Libertarians believe in the presumption of liberty, that is, that people ought to be free to live as they choose unless advocates of coercion can make a compelling case. It’s the exercise of power, not the exercise of freedom, that requires justification. The burden of proof ought to be on those who want to limit our freedom.
We should be free to live our lives as we choose so long as we respect the equal rights of others. The presumption of liberty should be as strong as the presumption of innocence in a criminal trial, for the same reason. Just as you can’t prove your innocence of all possible charges against you, you cannot justify all of the ways in which you should be allowed to act. If we followed the presumption of liberty, our lives would be freer, more prosperous, and more satisfying.
America is a country fundamentally shaped by libertarian values and attitudes.
Throughout our history, most voters and movements have agreed on the fundamentals of classical liberalism or libertarianism: free speech, religious freedom, equality before the law, private property, free markets, limited government, and individual rights. The broad acceptance of those values means that American liberals and conservatives are fighting within a libertarian consensus. We sometimes forget just how libertarian the American political culture is. But social scientists know.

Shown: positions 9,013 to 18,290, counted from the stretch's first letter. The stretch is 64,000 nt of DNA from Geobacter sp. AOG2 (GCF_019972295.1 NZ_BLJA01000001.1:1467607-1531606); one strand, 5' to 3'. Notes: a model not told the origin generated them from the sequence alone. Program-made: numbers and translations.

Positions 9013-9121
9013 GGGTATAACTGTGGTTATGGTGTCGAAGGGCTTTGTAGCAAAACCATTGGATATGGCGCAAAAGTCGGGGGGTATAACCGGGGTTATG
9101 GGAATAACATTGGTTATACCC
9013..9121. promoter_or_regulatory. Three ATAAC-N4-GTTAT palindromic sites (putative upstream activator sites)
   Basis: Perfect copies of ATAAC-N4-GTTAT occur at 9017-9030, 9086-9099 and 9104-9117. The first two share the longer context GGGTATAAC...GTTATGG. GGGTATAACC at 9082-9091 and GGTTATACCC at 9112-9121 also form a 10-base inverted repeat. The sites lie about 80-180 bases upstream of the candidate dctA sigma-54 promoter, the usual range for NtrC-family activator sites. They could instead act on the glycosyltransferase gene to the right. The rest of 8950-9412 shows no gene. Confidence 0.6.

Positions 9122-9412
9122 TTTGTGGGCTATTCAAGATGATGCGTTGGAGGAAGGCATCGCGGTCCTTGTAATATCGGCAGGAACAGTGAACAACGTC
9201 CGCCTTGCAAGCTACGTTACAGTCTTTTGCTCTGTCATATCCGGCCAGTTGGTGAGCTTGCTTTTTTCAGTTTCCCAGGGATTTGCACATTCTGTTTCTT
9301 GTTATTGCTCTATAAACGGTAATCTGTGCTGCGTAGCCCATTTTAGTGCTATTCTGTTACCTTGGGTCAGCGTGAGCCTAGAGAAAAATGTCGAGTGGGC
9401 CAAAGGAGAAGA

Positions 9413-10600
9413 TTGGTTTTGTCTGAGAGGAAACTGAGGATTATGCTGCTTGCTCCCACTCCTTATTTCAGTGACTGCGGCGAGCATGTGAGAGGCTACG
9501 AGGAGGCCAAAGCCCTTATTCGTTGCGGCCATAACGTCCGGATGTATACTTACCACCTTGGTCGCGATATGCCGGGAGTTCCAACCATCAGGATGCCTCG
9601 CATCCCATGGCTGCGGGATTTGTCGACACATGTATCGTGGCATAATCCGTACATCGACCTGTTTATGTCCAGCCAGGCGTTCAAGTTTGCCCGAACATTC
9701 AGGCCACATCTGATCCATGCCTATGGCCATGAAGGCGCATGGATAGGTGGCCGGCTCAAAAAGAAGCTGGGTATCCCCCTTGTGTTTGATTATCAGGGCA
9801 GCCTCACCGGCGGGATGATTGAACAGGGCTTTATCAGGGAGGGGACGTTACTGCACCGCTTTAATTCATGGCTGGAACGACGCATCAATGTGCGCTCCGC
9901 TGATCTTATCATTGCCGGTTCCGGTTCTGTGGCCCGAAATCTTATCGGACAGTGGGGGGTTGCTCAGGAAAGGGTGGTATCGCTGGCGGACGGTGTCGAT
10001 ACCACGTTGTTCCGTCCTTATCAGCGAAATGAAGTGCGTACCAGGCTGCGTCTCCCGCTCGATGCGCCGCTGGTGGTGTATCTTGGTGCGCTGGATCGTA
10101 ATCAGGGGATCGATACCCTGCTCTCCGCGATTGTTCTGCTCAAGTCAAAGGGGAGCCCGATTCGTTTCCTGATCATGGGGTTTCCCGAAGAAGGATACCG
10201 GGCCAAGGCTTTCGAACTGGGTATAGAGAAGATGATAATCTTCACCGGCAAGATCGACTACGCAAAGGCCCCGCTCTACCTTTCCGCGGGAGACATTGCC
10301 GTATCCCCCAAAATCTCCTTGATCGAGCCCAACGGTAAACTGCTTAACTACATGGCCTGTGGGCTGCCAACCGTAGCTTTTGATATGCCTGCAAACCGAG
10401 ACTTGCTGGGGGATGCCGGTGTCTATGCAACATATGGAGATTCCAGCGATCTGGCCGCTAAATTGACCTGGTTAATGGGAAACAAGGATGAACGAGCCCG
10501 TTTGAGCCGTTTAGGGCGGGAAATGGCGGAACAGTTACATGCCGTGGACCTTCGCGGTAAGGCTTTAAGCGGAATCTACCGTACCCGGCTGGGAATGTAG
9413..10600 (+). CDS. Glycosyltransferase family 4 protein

In their book It Didn’t Happen Here: Why Socialism Failed in the United States, the sociologists Seymour Martin Lipset and Gary Marks write, “The American ideology, stemming from the Revolution, can be subsumed in five words: antistatism, laissez‐faire, individualism, populism, and egalitarianism.” Similarly, Samuel Huntington of Harvard wrote, “Prevailing ideas of the American creed have included liberalism, individualism, equality, constitutionalism, rights against the state. They have been opposed to hierarchy, discipline, government, organization, and specialization.”
Reflecting those ideas, especially as laid out in the Declaration, the founders created a Constitution of delegated, enumerated, and thus limited powers. Unfortunately, as Georgetown law professor Randy Barnett has written, “what was once a system of islands of powers in a sea of individual liberty rights at both the state and the national levels, has become islands of rights in a sea of state and federal power.”
As government has exceeded its constitutional powers, there has been a remarkable surge in libertarian thinking. A series of CNN polls found that total support for a combination of libertarian positions had risen 30 percent between 2002 and 2012. Journalists now talk about a libertarian faction in Congress and in the electorate. Libertarian organizations are booming.
And no wonder. In the last few years politicians have given us many reasons to doubt the wisdom and efficacy of big, activist government. Endless wars. Economic collapse. Corporate bailouts. The highest government spending and national debt ever. An unimaginable level of spying on citizens.
I believe that the simple, timeless principles of the American Revolution — individual liberty, limited government, and free markets — are even more powerful and more important in the world of instant communication, global markets, and unprecedented access to information, a world that Jefferson or Madison could not have imagined. Libertarianism is the essential framework for a future of life, liberty, and the pursuit of happiness.